By Julia Alvarez, JVA Consulting
Home to a number of blighted, dilapidated and potentially contaminated sites, Colfax Avenue is no stranger to abandoned buildings or deserted lots, but residents and businesses situated along a 15-mile stretch of the Colfax corridor, spanning from Yosemite Street in Denver to Indiana Street in Lakewood, are about to start seeing some important changes. On Friday, June 1, JVA Consulting staff members who wrote the grant joined a group of partners and supporters in an empty parking lot on the corner of Colfax and Irving in Denver for the official announcement of the $900,000 award from the U.S. Environmental Protection Agency (EPA) to the Colfax Mainstreet Coalition. Ranked in the top 10 percent of over 450 proposals submitted for the Brownfields Assessment grant, the Colfax Mainstreet Coalition will use the funds to begin the process of assessing brownfields and preparing them for cleanup and redevelopment.
Defined as pieces of property that face complicated redevelopment or reuse because of the actual or potential presence of hazardous substances, pollutants or contaminants, brownfields have long been a source of environmental, economic and community strife. Coined the “Cinderella grant” because of its ability to transform communities, Brownfields Assessment grants are used across the U.S. to boost local economies, transform blighted spaces, protect the environment and make room for community growth. The Colfax Mainstreet Coalition, a partnership between the City of Denver, the City of Lakewood and the Denver Urban Renewal Authority, together with a group of over 20 nonprofit organizations and neighborhood associations, produced “one of the strongest, most compelling proposals” the EPA reviewed. The Coalition’s proposal was the second largest assessment grant awarded and the fifth largest Brownfields grant overall.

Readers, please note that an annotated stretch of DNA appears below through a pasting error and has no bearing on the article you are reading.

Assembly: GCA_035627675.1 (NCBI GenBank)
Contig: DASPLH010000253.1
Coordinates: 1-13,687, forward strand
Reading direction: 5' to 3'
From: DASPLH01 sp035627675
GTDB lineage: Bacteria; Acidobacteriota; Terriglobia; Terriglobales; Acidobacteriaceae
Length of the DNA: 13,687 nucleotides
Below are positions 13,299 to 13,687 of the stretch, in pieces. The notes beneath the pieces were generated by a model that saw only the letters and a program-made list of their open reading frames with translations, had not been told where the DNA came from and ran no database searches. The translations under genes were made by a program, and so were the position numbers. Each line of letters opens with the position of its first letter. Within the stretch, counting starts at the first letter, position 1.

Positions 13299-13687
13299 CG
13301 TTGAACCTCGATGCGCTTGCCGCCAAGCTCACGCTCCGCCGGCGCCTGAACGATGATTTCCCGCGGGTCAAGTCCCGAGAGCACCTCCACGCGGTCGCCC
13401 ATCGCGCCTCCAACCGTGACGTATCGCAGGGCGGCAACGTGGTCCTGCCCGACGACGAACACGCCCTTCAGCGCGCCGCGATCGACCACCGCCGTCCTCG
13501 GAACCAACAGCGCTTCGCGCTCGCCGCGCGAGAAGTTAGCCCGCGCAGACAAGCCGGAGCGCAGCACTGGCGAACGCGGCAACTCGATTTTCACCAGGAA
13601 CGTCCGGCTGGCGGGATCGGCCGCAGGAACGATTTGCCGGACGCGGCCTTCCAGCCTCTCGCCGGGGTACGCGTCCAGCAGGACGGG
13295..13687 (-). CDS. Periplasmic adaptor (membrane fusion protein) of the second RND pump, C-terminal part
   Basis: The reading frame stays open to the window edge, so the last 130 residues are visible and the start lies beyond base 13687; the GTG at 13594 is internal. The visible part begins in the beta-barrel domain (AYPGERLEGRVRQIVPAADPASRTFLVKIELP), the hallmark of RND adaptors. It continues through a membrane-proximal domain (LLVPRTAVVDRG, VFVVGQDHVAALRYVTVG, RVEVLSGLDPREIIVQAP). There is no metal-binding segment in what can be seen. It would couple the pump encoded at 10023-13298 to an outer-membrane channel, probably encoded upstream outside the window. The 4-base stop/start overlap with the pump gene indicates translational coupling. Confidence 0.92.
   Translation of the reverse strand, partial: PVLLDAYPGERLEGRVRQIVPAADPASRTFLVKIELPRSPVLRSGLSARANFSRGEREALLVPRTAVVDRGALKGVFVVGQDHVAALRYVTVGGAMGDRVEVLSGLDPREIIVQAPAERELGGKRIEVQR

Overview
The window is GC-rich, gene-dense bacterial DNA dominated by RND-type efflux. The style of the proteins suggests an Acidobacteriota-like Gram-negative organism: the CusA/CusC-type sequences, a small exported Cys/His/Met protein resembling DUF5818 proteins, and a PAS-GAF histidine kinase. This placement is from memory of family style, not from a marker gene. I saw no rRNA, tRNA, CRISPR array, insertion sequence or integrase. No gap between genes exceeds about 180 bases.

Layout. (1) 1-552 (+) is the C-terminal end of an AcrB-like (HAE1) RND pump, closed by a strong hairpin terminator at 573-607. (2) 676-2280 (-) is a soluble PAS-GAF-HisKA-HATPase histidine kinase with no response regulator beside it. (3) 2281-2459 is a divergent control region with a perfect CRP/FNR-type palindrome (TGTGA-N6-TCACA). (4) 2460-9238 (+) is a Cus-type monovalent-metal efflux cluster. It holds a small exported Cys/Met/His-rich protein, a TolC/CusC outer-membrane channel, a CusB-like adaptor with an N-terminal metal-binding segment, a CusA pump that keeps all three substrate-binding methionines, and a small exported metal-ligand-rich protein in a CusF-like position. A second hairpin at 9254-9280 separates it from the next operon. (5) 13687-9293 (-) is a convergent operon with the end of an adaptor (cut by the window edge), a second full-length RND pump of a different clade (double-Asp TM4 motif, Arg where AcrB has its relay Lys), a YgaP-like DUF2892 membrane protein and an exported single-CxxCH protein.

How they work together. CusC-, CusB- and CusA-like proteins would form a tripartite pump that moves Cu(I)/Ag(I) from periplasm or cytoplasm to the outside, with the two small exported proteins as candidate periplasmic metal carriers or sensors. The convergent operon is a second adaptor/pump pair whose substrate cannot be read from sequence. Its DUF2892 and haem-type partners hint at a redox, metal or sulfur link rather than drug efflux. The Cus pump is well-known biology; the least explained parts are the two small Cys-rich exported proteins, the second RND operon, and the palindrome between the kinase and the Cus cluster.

Working with its nonprofit and neighborhood partners, the Coalition will identify potential brownfields along the corridor and will conduct intensive environmental assessments to determine the cleanup and transformation requirements that can help facilitate revitalization and redevelopment. The site of the award presentation, once an old and contaminated gas station, underwent a brownfields assessment and cleanup several years ago, and is now slated for redevelopment into a new branch of the Denver Public Library and a new public housing development. JVA was honored to partner with the Colfax Mainstreet Coalition to write this grant proposal last fall and, as a business situated just off the Colfax corridor, we look forward to seeing the results of the assessment and continuing to support the revitalization and growth of Colfax Avenue, Colorado’s first main street.
For more more information on the Colfax Mainstreet Coalition’s proposed project, click here. And contact us at 303.477.4896 if you’d like us to write a grant for your organization.